“At Intermountain Healthcare, they are much more data-driven by virtue of their enterprise data warehouse, which permits them to gain information from a wide range of patients and how they have been treated,” Mr. Allred said.
He explained further that the data can then be analysed and the best quality health care can be highlighted. “Often, it is not the highest cost health care that provides the best outcome for the patient,” he said.
However, Mr. Allred conceded that although the United States might have the best scientific literature on the subject of healthcare, it might not always put this into practice and follow the science consistently. An enterprise data warehouse system can measure exactly what doctors are doing and how they are treating patients.
“It is difficult to get doctors and nurses to change,” he said. “They may have the empirical answer to a specific issue but the major challenge is in getting them to change their practices, remove the variability in treatment, and follow evidence based protocols.”
Mr. Allred said he has the key to helping health-care professionals overcome their aversion to change by making them personally the agents for change. “There are ways to implement effective organisational and behavioural change,” he said. “We draw on their sense of professionalism and put the empirical data into their hands.”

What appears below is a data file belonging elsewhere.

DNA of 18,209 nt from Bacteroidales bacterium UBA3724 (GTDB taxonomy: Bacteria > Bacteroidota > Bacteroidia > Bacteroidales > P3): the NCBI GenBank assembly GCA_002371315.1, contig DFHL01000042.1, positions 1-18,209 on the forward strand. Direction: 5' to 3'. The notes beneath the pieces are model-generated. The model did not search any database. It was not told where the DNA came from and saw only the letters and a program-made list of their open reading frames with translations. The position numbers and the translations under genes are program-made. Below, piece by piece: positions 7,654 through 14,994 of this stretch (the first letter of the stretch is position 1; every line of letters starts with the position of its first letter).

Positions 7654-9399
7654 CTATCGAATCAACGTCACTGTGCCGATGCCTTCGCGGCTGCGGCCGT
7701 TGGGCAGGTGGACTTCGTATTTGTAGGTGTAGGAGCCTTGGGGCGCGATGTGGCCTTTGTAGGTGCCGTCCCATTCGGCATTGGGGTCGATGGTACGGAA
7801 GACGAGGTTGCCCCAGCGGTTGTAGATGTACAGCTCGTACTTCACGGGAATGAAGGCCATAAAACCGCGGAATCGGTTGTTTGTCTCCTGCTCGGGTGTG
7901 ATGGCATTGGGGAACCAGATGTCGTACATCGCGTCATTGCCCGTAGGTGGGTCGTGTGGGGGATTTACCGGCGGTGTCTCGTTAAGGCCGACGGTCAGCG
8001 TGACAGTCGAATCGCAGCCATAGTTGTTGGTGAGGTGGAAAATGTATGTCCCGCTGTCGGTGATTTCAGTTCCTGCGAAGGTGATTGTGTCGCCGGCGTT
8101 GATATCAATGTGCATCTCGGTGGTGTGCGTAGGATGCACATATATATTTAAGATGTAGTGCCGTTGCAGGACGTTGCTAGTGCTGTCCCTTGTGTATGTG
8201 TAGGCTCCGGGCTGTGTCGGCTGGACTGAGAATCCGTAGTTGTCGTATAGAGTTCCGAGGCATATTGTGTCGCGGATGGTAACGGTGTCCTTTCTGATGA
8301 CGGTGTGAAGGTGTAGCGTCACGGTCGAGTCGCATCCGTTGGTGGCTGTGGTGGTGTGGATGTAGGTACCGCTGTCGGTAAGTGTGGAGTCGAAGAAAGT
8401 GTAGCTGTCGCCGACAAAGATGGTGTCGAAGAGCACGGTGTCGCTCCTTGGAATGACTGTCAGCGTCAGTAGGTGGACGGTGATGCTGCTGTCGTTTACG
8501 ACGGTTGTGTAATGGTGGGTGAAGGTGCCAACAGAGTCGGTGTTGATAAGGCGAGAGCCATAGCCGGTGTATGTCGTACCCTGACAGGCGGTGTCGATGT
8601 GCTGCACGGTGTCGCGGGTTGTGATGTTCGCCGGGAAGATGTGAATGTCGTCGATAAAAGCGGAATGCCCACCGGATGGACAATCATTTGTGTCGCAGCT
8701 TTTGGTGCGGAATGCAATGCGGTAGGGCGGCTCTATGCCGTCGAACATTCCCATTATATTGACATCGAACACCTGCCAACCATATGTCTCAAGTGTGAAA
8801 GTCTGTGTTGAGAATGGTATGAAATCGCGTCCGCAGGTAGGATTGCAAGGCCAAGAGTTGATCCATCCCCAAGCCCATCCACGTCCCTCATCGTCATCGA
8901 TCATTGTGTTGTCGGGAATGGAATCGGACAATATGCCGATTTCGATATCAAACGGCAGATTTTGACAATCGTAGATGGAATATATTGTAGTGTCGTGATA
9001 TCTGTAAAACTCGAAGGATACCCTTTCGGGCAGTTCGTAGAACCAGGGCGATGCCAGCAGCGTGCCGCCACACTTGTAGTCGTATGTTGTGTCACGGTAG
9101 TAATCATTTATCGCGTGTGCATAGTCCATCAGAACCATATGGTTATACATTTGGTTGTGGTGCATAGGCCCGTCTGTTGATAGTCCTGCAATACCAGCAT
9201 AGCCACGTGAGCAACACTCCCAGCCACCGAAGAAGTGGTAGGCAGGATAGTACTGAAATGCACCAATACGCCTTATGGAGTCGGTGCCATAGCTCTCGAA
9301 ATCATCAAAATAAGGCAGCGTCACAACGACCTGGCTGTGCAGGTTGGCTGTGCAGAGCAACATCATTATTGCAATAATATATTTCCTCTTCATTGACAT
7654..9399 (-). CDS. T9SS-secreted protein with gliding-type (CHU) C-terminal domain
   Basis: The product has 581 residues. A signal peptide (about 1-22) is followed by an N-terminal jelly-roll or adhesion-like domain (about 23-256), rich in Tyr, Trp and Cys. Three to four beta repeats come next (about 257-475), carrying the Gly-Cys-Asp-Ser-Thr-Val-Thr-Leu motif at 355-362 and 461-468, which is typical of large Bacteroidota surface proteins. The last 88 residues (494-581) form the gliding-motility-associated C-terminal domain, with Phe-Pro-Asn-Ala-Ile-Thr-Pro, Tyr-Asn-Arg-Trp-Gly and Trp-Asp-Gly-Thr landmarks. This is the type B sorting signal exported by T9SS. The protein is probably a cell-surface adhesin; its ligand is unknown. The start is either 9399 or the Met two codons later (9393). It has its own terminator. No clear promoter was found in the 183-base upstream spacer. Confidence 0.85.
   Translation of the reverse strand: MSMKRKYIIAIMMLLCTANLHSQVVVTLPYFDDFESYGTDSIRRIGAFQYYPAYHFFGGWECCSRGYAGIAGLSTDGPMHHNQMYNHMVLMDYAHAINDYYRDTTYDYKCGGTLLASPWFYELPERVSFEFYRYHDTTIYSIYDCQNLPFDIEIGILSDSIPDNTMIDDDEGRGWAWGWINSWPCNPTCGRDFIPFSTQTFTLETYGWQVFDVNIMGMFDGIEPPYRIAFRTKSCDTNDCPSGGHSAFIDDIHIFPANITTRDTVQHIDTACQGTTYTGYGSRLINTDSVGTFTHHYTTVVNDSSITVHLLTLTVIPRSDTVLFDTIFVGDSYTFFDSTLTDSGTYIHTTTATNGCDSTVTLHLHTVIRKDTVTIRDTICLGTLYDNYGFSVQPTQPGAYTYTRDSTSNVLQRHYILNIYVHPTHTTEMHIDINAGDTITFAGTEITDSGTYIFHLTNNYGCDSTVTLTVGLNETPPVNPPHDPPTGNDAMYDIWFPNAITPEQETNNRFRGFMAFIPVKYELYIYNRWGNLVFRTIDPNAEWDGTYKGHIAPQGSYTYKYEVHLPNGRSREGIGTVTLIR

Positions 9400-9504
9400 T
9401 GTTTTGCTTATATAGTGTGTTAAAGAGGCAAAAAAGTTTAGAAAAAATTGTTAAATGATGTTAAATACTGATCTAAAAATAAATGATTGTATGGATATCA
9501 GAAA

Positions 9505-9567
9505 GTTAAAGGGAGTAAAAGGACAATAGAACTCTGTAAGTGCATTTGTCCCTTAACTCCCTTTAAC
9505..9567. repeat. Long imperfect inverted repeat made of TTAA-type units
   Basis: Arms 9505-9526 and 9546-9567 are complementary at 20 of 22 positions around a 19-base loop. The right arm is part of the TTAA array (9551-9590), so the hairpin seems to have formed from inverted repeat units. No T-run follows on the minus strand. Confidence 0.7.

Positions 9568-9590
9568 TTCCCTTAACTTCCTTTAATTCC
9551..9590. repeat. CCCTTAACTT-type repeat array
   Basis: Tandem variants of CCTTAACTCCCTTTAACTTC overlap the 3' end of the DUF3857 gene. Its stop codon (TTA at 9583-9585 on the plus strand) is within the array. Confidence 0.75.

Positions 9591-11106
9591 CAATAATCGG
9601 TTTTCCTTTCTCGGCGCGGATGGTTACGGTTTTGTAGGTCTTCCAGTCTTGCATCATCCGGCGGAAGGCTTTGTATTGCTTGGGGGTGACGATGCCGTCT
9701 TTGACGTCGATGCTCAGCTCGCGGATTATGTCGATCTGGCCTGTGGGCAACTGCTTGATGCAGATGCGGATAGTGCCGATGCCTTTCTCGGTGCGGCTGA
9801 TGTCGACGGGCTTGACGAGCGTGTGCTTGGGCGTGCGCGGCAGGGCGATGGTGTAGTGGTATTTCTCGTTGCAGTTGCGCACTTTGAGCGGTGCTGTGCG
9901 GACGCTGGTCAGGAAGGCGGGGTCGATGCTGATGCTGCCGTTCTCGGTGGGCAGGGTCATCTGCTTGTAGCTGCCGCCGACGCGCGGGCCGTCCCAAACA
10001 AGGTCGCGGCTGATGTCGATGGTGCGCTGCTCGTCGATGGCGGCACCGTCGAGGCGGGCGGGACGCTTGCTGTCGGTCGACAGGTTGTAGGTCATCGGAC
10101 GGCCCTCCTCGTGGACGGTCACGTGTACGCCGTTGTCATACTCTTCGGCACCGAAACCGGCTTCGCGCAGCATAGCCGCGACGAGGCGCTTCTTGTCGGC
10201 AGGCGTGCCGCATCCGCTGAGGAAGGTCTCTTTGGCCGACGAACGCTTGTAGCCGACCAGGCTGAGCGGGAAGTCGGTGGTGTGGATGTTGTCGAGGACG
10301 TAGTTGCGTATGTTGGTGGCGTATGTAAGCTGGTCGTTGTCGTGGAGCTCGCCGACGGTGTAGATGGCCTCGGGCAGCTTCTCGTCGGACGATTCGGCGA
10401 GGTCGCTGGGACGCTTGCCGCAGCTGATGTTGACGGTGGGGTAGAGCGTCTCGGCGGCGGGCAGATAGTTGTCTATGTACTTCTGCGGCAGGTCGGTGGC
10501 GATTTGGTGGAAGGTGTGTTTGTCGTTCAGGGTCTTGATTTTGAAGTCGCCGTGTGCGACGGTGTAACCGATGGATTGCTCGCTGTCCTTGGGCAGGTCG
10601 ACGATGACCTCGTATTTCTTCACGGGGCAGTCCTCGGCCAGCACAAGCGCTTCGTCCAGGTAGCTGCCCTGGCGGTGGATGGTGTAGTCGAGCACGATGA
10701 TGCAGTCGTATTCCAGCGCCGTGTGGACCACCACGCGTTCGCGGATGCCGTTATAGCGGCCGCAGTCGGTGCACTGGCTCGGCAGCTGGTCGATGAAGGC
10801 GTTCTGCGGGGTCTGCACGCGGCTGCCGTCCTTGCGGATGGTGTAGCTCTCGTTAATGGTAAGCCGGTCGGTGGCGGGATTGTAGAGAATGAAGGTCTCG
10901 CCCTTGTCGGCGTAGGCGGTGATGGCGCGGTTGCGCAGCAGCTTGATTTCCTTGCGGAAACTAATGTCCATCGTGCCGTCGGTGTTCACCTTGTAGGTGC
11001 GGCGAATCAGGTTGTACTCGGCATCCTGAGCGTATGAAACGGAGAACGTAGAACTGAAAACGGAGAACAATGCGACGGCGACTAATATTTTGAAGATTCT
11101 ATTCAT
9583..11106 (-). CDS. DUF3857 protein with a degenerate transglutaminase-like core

He said it is important not to treat this as just an IT project and to really get the health-care practitioners involved in the data from the onset. “You need to have them drive the design of the metrics,” he says. “For example, Intermountain Healthcare started with one specific area within the hospital group, the cardiovascular unit. The doctors within the unit drive the critical measures. We find that when they are so closely involved they take the findings a good deal more seriously and become self-monitoring and make changes to the system themselves.”
Intermountain Healthcare saw substantial financial gains from cost savings once the data driven system had been implemented and, at the same time, the quality of health care delivered to patients also increased in tandem, Dr. Allred said.
The Intermountain Healthcare model is now being pushed out to other hospital groups within the United States and they are already seeing care improving and costs reducing.
“It took Intermountain Healthcare a number of years before the system had been fully implemented throughout the hospitals. They started with one area and then worked through each division,” he said.
Mr. Allred believes that a similar system could easily be rolled out to Cayman’s own health-care system, saying that, although the initial outlay to purchase the system might not be as easy to absorb in a small country such as the Cayman Islands as in a large hospital complex, the return on investment would be tremendous.
The Healthcare 20/20 conference is open to all and there is no cost to attend. Mr. Allred will be joined by a stellar line-up of international and local experts on the subject of affordable, quality healthcare. Premium sponsors for the conference are BritCay, Tenet Healthcare, the Health Services Authority, AIS and Tower Marketing.
To register, go to
www.healthcareconference.ky and click on the Registration tab.